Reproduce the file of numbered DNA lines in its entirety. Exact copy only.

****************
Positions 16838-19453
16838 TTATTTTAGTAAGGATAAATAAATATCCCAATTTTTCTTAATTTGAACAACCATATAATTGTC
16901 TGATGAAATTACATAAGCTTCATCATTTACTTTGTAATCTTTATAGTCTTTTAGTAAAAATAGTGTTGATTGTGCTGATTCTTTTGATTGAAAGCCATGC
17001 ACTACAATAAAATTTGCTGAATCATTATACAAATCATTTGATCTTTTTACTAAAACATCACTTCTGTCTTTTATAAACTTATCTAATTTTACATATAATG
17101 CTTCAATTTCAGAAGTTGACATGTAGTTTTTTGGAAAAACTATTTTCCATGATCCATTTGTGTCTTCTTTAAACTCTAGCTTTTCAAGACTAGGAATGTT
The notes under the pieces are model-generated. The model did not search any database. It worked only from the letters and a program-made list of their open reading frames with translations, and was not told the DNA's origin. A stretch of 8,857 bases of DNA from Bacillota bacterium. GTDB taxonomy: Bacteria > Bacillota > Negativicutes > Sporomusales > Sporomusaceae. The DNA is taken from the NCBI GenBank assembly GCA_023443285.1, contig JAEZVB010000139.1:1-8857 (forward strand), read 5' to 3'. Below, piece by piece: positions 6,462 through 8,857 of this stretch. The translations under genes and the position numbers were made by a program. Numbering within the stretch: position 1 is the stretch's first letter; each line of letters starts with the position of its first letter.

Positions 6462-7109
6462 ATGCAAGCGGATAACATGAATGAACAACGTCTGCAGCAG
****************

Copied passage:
Positions 16838-19453
16838 TTATTTTAGTAAGGATAAATAAATATCCCAATTTTTCTTAATTTGAACAACCATATAATTGTC
16901 TGATGAAATTACATAAGCTTCATCATTTACTTTGTAATCTTTATAGTCTTTTAGTAAAAATAGTGTTGATTGTGCTGATTCTTTTGATTGAAAGCCATGC
17001 ACTACAATAAAATTTGCTGAATCATTATACAAATCATTTGATCTTTTTACTAAAACATCACTTCTGTCTTTTATAAACTTATCTAATTTTACATATAATG
17101 CTTCAATTTCAGAAGTTGACATGTAGTTTTTTGGAAAAACTATTTTCCATGATCCATTTGTGTCTTCTTTAAACTCTAGCTTTTCAAGACTAGGAATGTT
The notes under the pieces are model-generated. The model did not search any database. It worked only from the letters and a program-made list of their open reading frames with translations, and was not told the DNA's origin. A stretch of 8,857 bases of DNA from Bacillota bacterium. GTDB taxonomy: Bacteria > Bacillota > Negativicutes > Sporomusales > Sporomusaceae. The DNA is taken from the NCBI GenBank assembly GCA_023443285.1, contig JAEZVB010000139.1:1-8857 (forward strand), read 5' to 3'. Below, piece by piece: positions 6,462 through 8,857 of this stretch. The translations under genes and the position numbers were made by a program. Numbering within the stretch: position 1 is the stretch's first letter; each line of letters starts with the position of its first letter.

Positions 6462-7109
6462 ATGCAAGCGGATAACATGAATGAACAACGTCTGCAGCAG